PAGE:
1985-1986 ed, edited by Thomas T. Provost and Evan R. Farmer, 279 pp, St Louis, CV Mosby Co, 1985.
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Written by many well-known authorities, this unique book is part of the Current Therapy Series that will be revised every two years. Obviously, new therapies of 1985 and 1986 are not included. Common, unusual, and newly described adult as well as pediatric diseases are covered, but not all conditions are included.
The book is geared toward a diverse audience—dermatologists, family practitioners, internists, pediatricians, and emergency room physicians. Occasionally, the discussion seems basic for dermatologists, and it is humbling to know that in some cases there are still no magic cures. Treatments of certain cutaneous diseases may be irrelevant to other specialists. Hopefully, nondermatologists, unfamiliar with cutaneous diseases, will not base diagnoses and therapeutic decisions solely on reading this book. This could lead to poor clinical judgment, misdiagnosis, and mistreatment.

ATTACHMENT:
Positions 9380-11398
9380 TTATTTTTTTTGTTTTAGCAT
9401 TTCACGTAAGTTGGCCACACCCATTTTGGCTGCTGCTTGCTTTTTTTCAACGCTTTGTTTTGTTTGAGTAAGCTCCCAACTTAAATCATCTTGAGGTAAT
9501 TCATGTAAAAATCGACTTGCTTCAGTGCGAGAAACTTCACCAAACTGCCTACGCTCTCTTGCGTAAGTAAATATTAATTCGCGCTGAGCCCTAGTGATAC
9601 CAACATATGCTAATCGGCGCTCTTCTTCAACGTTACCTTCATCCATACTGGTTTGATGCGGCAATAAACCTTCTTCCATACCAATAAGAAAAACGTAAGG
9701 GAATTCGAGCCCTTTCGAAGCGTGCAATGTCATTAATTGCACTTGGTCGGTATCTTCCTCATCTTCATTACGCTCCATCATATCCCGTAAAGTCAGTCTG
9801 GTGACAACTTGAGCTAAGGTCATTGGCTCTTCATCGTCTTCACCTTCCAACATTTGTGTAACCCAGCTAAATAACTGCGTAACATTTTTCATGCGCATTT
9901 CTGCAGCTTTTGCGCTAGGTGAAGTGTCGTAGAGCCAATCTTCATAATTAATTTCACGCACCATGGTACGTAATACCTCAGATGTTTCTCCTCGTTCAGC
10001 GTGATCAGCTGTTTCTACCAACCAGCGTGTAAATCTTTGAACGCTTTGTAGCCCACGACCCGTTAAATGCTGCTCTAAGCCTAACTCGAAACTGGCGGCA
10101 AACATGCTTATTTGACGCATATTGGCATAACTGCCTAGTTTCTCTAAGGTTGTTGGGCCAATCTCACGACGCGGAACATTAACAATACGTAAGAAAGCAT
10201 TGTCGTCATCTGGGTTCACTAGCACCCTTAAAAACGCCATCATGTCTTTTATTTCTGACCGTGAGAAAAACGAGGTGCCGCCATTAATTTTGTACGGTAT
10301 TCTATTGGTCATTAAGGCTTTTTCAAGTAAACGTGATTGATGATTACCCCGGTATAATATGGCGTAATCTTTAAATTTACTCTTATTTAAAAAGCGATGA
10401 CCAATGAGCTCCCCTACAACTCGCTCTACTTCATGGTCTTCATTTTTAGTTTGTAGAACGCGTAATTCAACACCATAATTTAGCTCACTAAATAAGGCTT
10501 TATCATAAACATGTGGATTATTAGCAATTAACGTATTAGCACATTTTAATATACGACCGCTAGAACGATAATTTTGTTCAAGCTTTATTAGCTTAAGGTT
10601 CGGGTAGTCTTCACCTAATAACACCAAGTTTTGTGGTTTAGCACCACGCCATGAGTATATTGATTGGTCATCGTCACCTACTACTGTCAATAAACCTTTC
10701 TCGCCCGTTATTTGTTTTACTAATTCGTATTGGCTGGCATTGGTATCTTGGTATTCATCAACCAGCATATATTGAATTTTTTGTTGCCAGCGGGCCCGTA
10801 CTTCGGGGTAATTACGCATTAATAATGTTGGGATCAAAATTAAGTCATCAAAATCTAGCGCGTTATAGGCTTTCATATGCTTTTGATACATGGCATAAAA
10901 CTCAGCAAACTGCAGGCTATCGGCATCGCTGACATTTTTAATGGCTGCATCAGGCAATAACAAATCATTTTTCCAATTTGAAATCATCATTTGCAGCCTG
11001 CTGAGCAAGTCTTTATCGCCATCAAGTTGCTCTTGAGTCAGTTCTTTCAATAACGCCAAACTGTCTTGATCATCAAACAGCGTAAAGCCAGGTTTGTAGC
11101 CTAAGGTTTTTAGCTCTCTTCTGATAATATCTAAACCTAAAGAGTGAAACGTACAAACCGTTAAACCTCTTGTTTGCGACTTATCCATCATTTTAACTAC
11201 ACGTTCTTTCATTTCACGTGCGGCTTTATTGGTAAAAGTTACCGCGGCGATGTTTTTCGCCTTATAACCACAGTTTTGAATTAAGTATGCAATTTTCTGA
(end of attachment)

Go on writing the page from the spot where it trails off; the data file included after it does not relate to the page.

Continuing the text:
Each chapter begins with an excellent overview of the disease and then focuses on therapy. On the whole, despite variability of
Berman R. Current Therapy in Dermatology. Arch Dermatol. 1985;121(10):1340. doi:10.1001/archderm.1985.01660100120035
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